Queen for a Day

As she does every year when the temperature starts rising, when it stays lighter longer at night and spring flowers begin to bloom, Cynthia Anderson travels back 12 years in time.

It was glamorous, hectic and some of the best days of her life - the 1996 Sequim Irrigation Festival season.

Anderson was queen of the 100th annual Irrigation Festival. She wore the crown proudly and remembers every moment as if it were yesterday.

"Being the 100th festival queen was one of the biggest highlights of my life," Anderson said. "When I was a little girl I remember going to the parade with my family and the royalty float was always my favorite part."

Being queen for a year changed her life, according to Anderson, and set the stage for her career as a University of Washington academic counselor.

"We were put in a big leader-ship role at a young age and those are a lot of the reasons I am who I am today," she said. "The support and confidence that I was given from my family and growing up in such a wonderful community as Sequim has given me tools to meet many of my students' needs. I had people believe in me and I have found that sometimes that is all we really need."

"I have a lot of students who are looking for what they want to do and because of my experiences I can encourage them to find what is important to them and follow it," Anderson continued. "I ask students, 'What motivates you?' and they respond most often by sharing experiences from their past similar to mine as queen."

As she looks backs, Anderson fondly recalls the Ditch Walkers, who build the float and accompany the court at parades, as "some of the kindest people I have ever met."

"Their hard work on the float can be overlooked sometimes, but when you see them this year make sure to thank them for making Sequim's float look so good at parades across Washington," she said.

Though she hasn't kept in close contact with the princesses from her court, Anderson said she saw the three women at her 10-year high school reunion last year.

In many ways, Anderson's past is a fairy tale in itself.

Adopted as a malnourished 2-year-old from Pakistan, Anderson and two of her sisters came to live in Sequim with adoptive parents Bob and Linda Davis. The couple also has two biological daughters.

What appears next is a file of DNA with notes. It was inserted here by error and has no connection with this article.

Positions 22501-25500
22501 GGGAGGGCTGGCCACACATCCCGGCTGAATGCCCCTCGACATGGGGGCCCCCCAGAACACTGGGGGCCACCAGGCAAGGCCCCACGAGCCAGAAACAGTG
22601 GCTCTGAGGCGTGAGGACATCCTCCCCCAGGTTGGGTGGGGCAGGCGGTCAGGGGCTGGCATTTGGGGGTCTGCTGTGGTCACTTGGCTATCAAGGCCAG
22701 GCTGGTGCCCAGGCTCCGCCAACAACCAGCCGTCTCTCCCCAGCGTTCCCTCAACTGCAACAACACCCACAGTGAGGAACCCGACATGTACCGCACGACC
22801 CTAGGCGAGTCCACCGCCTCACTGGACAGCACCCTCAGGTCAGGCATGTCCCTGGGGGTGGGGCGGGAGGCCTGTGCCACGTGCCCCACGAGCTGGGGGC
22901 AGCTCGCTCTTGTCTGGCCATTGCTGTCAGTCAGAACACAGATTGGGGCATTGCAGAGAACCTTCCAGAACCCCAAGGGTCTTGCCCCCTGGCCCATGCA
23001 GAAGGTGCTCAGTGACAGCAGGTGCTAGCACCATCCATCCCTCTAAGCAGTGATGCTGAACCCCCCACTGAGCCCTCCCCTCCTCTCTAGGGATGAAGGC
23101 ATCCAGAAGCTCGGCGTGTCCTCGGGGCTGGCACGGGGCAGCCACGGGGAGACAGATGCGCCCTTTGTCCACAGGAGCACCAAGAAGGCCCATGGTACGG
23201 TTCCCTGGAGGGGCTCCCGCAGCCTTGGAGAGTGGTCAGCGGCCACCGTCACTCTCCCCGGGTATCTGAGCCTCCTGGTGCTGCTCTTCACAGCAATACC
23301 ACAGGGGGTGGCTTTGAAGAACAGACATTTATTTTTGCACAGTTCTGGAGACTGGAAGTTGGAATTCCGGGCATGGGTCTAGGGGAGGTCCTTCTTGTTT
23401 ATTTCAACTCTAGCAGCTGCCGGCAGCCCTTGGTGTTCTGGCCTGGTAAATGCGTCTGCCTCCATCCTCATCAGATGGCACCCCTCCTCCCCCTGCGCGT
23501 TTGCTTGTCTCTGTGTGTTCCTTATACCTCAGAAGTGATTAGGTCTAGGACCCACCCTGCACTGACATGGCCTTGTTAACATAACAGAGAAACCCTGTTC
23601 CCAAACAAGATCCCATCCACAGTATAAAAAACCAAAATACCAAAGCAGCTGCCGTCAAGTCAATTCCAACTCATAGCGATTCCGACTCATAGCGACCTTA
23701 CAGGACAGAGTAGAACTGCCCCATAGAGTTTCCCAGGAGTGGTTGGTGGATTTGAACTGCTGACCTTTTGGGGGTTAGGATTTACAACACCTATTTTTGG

"I loved growing up in

Sequim," Anderson recalled. "Many times growing up I wondered where I would be in 10 or 20 years. All I am sure of is that no matter where I am, Sequim and its community will always be a part of me. I am proud of where I was raised (and) I am proud of Sequim's Irrigation Festival. My involvement in it when I was 17 gave me a feeling of belonging to something very important."

"Sequim has become so diverse, but 11 years ago it wasn't that way. There was maybe a handful of students of color (so) to be in the role of queen and know I was different from the others was important to me," Anderson said. "We all try things in our lives and sometimes they don't work out, but when they do, it's amazing."

In June, Anderson and her husband, Ethan Anderson, are traveling to Pakistan to meet her biological parents. Because it was an open adoption, Anderson has kept in touch via letters and e-mail but finally she will be able to spend face-to-face time with her birth parents.

"My parents have supported this my whole life and encourag-ed me to have a relationship with my biological family," Anderson said. "I am excited to share my life with them and finally put stories with the pictures they've seen."

As for her next visit home to Sequim, Anderson wasn't sure - possibly for the Irrigation Festival grand parade, she said.

"It's one of those things I can encourage others to do," she said about being on the Irrigation Festival royal court, "but I can't express enough the value of being involved in the community like that. It literally made me who I am today."

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